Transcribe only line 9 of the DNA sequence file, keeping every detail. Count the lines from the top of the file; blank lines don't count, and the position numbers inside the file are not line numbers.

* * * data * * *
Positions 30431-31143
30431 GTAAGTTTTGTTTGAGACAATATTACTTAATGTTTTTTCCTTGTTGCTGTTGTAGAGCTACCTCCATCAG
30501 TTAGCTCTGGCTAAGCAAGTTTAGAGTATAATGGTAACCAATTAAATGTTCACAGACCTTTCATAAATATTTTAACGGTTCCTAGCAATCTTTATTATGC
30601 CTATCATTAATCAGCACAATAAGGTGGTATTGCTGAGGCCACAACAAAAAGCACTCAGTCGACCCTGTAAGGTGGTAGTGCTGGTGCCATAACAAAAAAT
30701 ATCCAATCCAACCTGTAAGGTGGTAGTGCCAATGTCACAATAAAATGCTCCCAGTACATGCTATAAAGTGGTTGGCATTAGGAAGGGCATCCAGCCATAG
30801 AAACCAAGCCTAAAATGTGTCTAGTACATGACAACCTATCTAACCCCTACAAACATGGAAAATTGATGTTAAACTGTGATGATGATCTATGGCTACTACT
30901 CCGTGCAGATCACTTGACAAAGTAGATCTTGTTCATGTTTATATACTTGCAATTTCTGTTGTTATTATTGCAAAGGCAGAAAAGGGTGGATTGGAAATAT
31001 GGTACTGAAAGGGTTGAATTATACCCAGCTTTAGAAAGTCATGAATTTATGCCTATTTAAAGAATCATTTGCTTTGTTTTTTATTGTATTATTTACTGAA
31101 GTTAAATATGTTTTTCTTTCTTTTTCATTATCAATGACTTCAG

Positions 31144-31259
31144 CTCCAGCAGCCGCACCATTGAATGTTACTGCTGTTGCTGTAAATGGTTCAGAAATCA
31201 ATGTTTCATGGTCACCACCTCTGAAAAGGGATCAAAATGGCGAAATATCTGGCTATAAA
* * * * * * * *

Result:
31101 GTTAAATATGTTTTTCTTTCTTTTTCATTATCAATGACTTCAG